London, 1940. After years of stealing from the rich and giving to the poor--well, to themselves, anyway--Ellie McDonnell and her family have turned over a new leaf as they help the government's war effort. The second in the Electra McDonnell series.
One of the best things about Weaver’s story are her obvious research skills and her ability to use that research to enhance the story. Weaver keeps her cast of characters at a reasonable level, not to overpower the story with too many or too few ... The story unfolds in a logical process while leaving the reader wondering who the guilty party is. Weaver clearly ties up all the obvious loose ends, discards the red herrings, and the foreshadowing she set forth earlier in the story ... As this is only the second in her series, Weaver opens the door to garnering many fans as she develops her characters and possible romances travel between Ellie and the major or Felix. It’s easy to get wrapped up in Weaver’s storytelling skills as she carefully unfolds her story.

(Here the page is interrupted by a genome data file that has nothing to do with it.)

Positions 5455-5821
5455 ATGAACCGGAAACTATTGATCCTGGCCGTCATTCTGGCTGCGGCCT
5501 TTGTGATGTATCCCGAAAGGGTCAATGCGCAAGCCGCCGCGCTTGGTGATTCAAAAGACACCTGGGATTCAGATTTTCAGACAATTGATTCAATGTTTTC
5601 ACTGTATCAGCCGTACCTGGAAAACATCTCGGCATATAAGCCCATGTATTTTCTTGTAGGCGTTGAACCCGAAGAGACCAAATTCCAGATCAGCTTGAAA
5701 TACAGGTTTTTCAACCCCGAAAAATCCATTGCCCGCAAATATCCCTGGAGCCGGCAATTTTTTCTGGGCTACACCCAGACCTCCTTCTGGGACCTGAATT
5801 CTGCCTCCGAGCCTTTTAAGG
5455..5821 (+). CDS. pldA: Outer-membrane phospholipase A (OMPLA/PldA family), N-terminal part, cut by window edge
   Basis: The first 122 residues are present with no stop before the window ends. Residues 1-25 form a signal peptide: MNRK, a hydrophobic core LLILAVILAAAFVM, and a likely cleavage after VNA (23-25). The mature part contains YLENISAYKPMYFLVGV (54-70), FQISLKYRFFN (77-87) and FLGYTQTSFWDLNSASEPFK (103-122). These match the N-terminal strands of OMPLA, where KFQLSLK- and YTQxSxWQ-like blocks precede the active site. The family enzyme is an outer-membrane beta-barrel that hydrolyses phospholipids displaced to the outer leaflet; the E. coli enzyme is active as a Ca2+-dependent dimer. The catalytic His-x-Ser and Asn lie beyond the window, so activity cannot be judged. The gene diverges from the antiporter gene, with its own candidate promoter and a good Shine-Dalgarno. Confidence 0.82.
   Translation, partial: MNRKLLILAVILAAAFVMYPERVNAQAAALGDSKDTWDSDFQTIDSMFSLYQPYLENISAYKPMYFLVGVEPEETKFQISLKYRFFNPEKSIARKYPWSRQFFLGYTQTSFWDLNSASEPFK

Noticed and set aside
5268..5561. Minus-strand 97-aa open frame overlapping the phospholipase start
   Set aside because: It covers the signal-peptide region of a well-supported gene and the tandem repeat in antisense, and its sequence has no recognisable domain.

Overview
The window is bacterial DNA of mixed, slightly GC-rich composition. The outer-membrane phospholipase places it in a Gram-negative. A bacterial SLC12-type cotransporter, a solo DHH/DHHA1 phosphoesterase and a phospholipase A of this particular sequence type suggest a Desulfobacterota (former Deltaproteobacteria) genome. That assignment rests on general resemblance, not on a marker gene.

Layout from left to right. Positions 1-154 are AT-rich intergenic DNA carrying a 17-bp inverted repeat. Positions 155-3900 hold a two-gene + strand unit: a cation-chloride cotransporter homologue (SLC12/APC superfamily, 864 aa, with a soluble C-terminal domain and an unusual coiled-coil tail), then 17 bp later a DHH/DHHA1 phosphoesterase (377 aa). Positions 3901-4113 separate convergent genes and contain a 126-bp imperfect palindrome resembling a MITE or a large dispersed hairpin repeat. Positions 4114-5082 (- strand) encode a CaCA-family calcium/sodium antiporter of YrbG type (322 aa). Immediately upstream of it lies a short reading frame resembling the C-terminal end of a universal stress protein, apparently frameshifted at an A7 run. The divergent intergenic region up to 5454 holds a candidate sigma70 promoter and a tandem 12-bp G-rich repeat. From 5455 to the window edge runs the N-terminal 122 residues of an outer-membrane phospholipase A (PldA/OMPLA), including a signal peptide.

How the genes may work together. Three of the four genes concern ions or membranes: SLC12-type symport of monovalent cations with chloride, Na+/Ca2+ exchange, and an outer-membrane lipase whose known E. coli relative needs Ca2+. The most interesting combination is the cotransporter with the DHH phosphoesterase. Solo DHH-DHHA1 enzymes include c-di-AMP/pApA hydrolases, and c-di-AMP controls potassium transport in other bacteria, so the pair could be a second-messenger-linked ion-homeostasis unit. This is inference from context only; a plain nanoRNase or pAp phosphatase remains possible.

... excellent ... The setting of London during World War II comes to life in this absorbing plot with its fresh take on spying, murder and war on the home front. Each of the characters is well-developed and endearing, and Ellie's sharp wit and criminal expertise play brilliantly against the by-the-book persona of Major Ramsey and the suave, slightly felonious leanings of Felix. The novel can easily be read as a stand-alone story, although readers will surely wish to enjoy the first installment as well.
... [a] thoroughly ingenious blend of rom-com and spy cozy ... Ellie narrates, in a witty, matter-of-fact way, filling us in about picking locks, using her contacts with shady antiques dealers and fences to find the mysterious clock, and coping with the myriad privations of living in London during the war. Ellie is wonderfully resourceful and divinely funny. Let’s hope this expertise-and-romance-filled series continues for a very long time.